Sunday, November 04, 2012

"Red Letter Revolution" by Shane Claiborne and Tony Campolo

In another review of this book, I read the comment "This book doesn't quite know what it wants to be when it grows up."  I thought that was a perfect way to express what I felt after reading Red Letter Revolution.  No conversation was finished.  Very few absolute truths or hard stances were taken.  The meandering, conversation style of the book left many questions unanswered and too many gray areas.  I have a suspicion what the authors wanted was to more stimulate discussion than to lay out a defined path.  But for a mostly left-brain person like me, it is just annoying.  Unsatisfying.   Foggy.  It bothers me when I am talking to someone and they switch subjects too fast and I can't finish my thoughts or hear the fullness of what they are thinking.  That is exactly how I felt reading this book.

Basically, a big chunk of the main points the book conveyed are we need to love everyone, spend less, and live out what the church needs to be rather than relying on politics and government.  These I whole-heartedly agree with and struggle with day to day.  A number of things in the book I didn't agree with, as I would assume is the case with most.  However Shane and Tony agreed every.single.time.  Very annoying.  I thought surely somewhere in the book they would agree to disagree, but it never happened.  An astounding amount of Scriptures were taken completely out of context and used to support arguments they were not intended for, which raised my concern about people reading this who don't have a good grasp of the Bible.  I felt there was too much of the same content as Irresistible Revolution to warrant another book, though I didn't break out my old copy to compare.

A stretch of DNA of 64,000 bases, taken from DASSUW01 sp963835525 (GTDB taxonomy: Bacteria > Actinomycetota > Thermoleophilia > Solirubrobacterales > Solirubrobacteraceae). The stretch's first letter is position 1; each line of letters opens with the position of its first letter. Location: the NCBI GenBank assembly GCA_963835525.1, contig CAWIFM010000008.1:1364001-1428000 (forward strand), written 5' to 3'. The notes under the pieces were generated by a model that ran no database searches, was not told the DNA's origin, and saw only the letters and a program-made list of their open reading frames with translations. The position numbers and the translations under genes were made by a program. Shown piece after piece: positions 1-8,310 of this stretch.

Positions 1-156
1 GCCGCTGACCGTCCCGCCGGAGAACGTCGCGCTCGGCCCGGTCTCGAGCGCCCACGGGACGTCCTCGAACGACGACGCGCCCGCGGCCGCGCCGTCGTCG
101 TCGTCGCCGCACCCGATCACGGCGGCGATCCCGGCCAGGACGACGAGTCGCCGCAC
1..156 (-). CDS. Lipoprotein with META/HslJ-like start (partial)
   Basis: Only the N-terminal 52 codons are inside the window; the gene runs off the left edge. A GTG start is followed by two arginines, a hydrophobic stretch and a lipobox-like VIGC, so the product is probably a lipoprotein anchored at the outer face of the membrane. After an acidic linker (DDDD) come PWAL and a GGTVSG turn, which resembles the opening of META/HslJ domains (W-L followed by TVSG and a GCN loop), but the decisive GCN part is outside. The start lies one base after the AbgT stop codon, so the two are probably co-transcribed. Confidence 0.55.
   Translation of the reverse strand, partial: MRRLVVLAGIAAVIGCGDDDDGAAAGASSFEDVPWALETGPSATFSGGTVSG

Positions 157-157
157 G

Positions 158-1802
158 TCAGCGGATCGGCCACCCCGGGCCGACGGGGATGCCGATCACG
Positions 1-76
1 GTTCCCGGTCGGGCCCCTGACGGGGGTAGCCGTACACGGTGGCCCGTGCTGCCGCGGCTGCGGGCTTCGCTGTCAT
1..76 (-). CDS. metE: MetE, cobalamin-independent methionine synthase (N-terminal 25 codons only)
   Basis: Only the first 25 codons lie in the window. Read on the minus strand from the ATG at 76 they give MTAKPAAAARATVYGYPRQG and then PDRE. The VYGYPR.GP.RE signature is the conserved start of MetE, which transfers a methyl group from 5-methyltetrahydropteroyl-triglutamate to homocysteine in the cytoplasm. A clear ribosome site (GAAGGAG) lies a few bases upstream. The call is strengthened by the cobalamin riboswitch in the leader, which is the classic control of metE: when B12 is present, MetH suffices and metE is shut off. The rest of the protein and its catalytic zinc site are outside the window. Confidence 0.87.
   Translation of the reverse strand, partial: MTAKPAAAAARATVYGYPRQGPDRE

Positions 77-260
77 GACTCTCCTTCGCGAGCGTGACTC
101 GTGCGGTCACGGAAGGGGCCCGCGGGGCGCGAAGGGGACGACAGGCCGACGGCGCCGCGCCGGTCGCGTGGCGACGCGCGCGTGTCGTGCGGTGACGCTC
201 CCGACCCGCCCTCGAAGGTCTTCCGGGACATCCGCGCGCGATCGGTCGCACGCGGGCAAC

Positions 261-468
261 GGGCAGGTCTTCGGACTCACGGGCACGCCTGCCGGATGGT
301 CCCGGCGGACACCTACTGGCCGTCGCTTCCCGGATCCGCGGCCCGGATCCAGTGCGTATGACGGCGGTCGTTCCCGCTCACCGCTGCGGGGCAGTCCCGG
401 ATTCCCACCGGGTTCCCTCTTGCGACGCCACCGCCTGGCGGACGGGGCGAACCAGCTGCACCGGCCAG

I felt Shane dominated many of the conversations, though I didn't really mind this as he is so fun to read.  He has a gift of story-telling, and if he is anything, he is consistent in his theology.  I also really like the creativity of his way of living out his faith. I admit I browsed the Simple Way (his organization in Philly) website just to see if there were more ideas, but didn't find anything noteworthy I didn't already know about.

Overall impression: mediocre, flawed theology, but thought-provoking.  Gave me some good things to think about regarding the application of my faith to my own life.  Would not recommend to new believers. 3 stars.

I received this book free from the publisher. I was not required to write a positive review and the opinions I have expressed are my own. I am disclosing this in accordance with the Federal Trade Commission’s 16 CFR, Part 255 : “Guides Concerning the Use of Endorsements and Testimonials in Advertising.”


Anonymous said...

Yeah, the guy who wrote that other review IS pretty brilliant. :) Thanks for the affirmation.